Saturday, July 3, 2010

This land I live in

I'd like to introduce you to someone: 

meet Monsieur le Marquis de Lafayette. 

This Frenchman saw the potential of the still young American nation. He left his homeland to serve as a General under George Washington during the Revolutionary war. He once said that the moment he heard of the American colonies' plight: "my heart was enlisted and I thought only of joining the colors."
When the Continental Congress couldn't pay for his travel to America, he just bought the ship himself but eventually had to go through Spain to avoid getting caught. Once he made it there in 1877, he wasn't actually given command until months later when he had proved his worth. Always a firm supporter of Washington even when others tried to remove him from command, he relentlessly begged the French for more troops and greater involvement. After the war, Maryland's legislature made Lafayette and his male heirs "natural born Citizens" of the state, which made him a natural born citizen of the United States after the Constitution was in place. Other fun fact: Lafayette was a Mason. 

Why do I tell you all this? Because I have many reasons to be grateful this Independence day. I was born an american and french citizen at the same time, and I love America not despite my being born and raised in France, but because of it. There have been many brave Frenchmen that aided America in its time of need, and  they did it because they understood that America was more than just a geographical region or a country--it was an ideal, a symbol. I love this country because it's a place where anyone can become what they want. I believe it was Benjamin Franklin that once said the pursuit of happiness was indeed a right, but you have to catch it yourself. I am greatful to have the freedom to pursue happiness. I am grateful to my forefathers who established this country, and to those who have fought to defend it. I am also grateful for my fore mothers who "misbehaved" for the right to vote and other liberties I now enjoy.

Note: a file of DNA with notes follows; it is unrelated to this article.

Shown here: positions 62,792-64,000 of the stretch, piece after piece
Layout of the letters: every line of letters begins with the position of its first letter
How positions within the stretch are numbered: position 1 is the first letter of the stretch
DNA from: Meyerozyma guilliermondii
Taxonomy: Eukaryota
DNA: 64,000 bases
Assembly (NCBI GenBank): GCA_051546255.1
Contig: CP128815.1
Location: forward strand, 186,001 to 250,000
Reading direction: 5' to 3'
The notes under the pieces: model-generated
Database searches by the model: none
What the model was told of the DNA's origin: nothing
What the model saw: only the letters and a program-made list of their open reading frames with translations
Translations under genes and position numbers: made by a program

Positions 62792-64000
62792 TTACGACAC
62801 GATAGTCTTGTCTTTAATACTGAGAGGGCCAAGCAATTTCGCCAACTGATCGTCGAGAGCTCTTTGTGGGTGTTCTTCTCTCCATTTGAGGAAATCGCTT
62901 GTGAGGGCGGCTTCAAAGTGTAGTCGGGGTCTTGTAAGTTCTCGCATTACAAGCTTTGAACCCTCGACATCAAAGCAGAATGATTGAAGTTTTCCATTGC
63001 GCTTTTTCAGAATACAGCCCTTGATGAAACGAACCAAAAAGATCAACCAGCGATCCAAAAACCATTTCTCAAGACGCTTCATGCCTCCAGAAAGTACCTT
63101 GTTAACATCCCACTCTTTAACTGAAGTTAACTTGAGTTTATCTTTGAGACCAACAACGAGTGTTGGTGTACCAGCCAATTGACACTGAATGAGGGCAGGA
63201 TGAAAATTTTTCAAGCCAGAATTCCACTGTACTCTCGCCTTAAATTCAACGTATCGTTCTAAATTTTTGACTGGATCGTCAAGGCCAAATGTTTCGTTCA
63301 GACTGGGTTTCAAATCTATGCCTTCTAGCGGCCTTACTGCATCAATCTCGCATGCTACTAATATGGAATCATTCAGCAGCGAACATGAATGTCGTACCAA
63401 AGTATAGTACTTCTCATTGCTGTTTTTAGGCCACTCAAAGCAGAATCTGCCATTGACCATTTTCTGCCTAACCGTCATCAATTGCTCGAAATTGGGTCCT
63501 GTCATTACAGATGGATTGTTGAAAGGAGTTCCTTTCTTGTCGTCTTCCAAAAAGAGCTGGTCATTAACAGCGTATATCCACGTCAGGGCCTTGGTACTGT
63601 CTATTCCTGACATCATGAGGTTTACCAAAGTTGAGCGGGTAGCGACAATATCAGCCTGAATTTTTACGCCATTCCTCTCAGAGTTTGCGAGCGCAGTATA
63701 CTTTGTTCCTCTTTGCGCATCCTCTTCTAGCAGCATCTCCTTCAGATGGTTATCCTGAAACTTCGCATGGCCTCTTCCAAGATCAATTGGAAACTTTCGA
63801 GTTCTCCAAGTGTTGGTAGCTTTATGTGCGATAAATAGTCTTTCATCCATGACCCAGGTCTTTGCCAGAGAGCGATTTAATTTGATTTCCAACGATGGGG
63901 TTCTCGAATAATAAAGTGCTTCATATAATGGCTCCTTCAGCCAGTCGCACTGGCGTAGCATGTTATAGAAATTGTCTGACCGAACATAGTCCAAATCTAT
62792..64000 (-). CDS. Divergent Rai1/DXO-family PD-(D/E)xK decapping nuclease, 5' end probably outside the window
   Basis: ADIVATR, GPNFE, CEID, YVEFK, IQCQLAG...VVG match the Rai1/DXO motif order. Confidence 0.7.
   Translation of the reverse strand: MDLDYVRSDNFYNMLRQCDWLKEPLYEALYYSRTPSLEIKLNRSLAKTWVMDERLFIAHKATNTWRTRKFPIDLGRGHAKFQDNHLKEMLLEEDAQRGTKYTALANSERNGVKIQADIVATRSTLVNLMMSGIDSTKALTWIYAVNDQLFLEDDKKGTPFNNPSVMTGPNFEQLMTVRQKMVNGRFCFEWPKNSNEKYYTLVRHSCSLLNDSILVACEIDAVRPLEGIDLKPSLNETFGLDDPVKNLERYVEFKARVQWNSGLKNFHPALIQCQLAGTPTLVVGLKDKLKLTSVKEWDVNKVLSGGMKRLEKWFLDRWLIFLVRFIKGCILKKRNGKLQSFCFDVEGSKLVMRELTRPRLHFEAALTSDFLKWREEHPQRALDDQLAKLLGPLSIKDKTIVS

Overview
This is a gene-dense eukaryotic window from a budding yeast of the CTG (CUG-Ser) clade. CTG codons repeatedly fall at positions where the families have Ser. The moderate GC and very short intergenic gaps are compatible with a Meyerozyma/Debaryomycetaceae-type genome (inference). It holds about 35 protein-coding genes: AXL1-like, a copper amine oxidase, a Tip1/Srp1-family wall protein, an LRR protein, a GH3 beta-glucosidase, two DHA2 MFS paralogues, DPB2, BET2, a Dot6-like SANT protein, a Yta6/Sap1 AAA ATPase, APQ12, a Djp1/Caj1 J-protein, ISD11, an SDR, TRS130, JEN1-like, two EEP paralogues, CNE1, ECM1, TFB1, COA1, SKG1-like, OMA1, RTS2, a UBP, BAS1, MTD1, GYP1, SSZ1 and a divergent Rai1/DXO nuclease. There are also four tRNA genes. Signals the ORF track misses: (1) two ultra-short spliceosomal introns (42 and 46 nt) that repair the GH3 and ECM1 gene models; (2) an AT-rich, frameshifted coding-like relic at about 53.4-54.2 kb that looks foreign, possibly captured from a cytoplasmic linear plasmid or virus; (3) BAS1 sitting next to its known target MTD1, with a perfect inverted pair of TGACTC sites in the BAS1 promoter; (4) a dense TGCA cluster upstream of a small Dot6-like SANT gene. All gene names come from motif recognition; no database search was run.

I love this rugged land out here in the west, the vast spaces and wide open skies. I am glad for the pilgrims who left so long ago for the right to believe as they please--these families created a brave new world where anything is possible if you are willing to work for it, and I am free to create my own future and worship my God as I please. 
So happy Independence Day, and may we always cherish the rights our ancestors defended so dearly. I hope that I will always have the wisdom to judge which battles to pick.

And how 'bout some fun independence day crafts? :)

1 comment:

  1. I love this post. I think people often forget the help America had in becoming an independent nation (and I personally LOVE France). Besides, their military dress is so much cooler than ours.